Florence Mendheim

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Florence Mendheim
Born(1899-01-13)January 13, 1899
DiedAugust 1984
New York

Florence Mendheim (January 13, 1899 – August 1984)[1] was a New York Public Library branch librarian notable for her undercover surveillance of American Nazi groups in the pre-World War II 1930s. She was the daughter of German-Jewish immigrants and an observant Jew who practiced kosher dietary laws. Her personal papers, including documentation of her spy activities, are housed in the archives of the Leo Baeck Institute in New York.

Life and career[edit]

Born in Illinois, Mendheim attended Washington Irving High School in New York City and completed New York Public Library training in 1918. She worked in various NYPL branch locations over the next twenty-five years, receiving both a bronze and a silver service medal in recognition of her years of employment. Correspondence from library administrators and supervisors[2] indicate Ms. Mendheim had chronic health problems that led to her early retirement in the late 1940s, although little is known of her personal life. She also served as secretary of the Committee for Arab-Jewish Understanding,[3] an organization attempting to negotiate compromise regarding the situation in Palestine in the late 1930s and 1940s. Mendheim's archives contain evidence of her literary aspirations as well, in the form of numerous manuscripts for articles, plays, poems, and stories.[4][5] She was unmarried, and her papers were donated by her brother Arthur following her death at age 85.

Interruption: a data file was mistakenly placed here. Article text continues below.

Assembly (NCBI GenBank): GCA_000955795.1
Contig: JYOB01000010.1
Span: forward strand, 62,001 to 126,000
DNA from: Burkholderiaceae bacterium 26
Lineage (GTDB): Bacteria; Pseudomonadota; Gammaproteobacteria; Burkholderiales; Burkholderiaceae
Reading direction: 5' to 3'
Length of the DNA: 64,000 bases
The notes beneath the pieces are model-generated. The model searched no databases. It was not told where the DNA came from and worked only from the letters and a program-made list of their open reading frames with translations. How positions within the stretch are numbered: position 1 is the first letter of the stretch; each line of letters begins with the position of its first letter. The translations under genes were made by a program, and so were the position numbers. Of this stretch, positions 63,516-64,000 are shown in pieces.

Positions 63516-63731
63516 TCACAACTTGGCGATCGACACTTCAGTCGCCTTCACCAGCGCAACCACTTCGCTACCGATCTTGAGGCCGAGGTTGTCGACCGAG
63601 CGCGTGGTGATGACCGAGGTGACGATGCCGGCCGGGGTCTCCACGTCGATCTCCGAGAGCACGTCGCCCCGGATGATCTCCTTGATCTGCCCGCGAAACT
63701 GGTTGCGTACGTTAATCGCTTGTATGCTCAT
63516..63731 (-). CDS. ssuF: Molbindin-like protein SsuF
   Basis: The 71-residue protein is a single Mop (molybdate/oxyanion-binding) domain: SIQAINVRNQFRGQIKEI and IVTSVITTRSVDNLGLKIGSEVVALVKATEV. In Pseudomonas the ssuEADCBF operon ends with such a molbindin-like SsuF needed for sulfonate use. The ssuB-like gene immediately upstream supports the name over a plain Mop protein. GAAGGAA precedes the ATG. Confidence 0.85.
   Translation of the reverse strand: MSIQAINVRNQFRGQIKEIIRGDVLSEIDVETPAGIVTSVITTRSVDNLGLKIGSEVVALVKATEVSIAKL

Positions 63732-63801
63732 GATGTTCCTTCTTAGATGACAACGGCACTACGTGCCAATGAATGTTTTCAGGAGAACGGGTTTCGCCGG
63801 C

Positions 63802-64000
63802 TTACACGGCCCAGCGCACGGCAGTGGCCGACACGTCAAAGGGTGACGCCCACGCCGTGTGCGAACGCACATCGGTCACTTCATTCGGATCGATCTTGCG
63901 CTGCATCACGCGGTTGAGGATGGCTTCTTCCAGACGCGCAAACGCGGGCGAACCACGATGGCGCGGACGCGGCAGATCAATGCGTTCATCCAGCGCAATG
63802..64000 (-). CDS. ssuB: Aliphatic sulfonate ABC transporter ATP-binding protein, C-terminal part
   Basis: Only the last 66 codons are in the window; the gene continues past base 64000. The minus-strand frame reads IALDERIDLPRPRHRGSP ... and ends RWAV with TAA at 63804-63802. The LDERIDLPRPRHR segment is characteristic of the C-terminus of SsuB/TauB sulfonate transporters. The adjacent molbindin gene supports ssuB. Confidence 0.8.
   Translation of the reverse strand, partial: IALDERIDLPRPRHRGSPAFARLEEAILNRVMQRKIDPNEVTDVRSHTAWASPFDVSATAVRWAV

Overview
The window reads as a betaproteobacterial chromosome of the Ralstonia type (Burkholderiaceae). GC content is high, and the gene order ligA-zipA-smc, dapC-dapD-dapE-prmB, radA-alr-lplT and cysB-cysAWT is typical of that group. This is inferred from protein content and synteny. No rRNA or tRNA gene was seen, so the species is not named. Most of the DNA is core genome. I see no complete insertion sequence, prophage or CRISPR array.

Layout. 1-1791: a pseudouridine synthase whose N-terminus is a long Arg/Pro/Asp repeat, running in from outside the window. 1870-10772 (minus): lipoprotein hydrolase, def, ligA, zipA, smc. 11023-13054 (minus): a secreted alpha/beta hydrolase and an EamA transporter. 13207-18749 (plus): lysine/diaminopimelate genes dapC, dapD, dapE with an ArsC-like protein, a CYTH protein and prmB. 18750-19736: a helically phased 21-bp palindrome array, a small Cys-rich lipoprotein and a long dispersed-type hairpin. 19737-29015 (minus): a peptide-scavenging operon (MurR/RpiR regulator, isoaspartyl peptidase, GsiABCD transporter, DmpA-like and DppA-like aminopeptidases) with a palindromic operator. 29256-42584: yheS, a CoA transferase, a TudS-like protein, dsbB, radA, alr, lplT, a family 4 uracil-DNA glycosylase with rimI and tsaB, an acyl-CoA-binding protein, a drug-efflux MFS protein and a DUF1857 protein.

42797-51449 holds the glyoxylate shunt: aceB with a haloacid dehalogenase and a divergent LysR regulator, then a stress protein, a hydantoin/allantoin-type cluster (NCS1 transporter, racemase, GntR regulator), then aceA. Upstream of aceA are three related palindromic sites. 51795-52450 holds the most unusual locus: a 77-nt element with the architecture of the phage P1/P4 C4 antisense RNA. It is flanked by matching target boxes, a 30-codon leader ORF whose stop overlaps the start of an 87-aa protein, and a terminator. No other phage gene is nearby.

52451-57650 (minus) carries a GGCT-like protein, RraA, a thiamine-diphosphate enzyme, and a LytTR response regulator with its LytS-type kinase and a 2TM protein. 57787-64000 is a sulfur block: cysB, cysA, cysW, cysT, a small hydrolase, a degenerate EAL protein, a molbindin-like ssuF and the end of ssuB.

Undercover work[edit]

Mendheim's surveillance activities began in 1933 (or shortly after), with the establishment of the Nazi government in Germany and the formation of Nazi support organizations in New York. Her involvement was primarily with the group Friends of the New Germany and its successor organization the German American Bund. Under the assumed identity Gertrude Mueller, Mendheim attended pro-Nazi meetings and rallies and eventually accumulated a sizable collection of anti-Semitic propaganda produced locally, nationally, and abroad. According to archival documents,[6] Mendheim's purchases of Nazi propaganda and literature were reimbursed by Rabbi Jacob Xenab Cohen of the American Jewish Congress, to whom she submitted regular narrative reports of her activities. This collaboration may have been part of the American Jewish Congress' efforts to monitor anti-Semitic violence and boycott Nazism in the U.S.[7] Mendheim's undercover work appears to have ceased by 1939.

See also[edit]


  1. ^ Ancestry.com. U.S., Social Security Death Index, 1935-2014 [database on-line]. Provo, UT, USA: Ancestry.com Operations Inc, 2011.
  2. ^ "Florence Mendheim Collection; AR 25441"; box 9; folder 16; Leo Baeck Institute.
  3. ^ "Mendheim Family Papers; AR 25010"; box 3; folders 1-7; Leo Baeck Institute.
  4. ^ "Mendheim Family Papers; AR 25010"; box 5; folders 1-15; Leo Baeck Institute.
  5. ^ "Florence Mendheim Collection; AR 25441"; box 9; folder 23; Leo Baeck Institute.
  6. ^ "Florence Mendheim Collection; AR 25441"; box 9; folder 14; Leo Baeck Institute.
  7. ^ "Jews here to push boycott on Hitler", The New York Times, 21 August 1933 (pg. 2).

Further reading[edit]

  • John Roy Carlson, Under Cover. New York: E. P. Dutton. 1943.

External links[edit]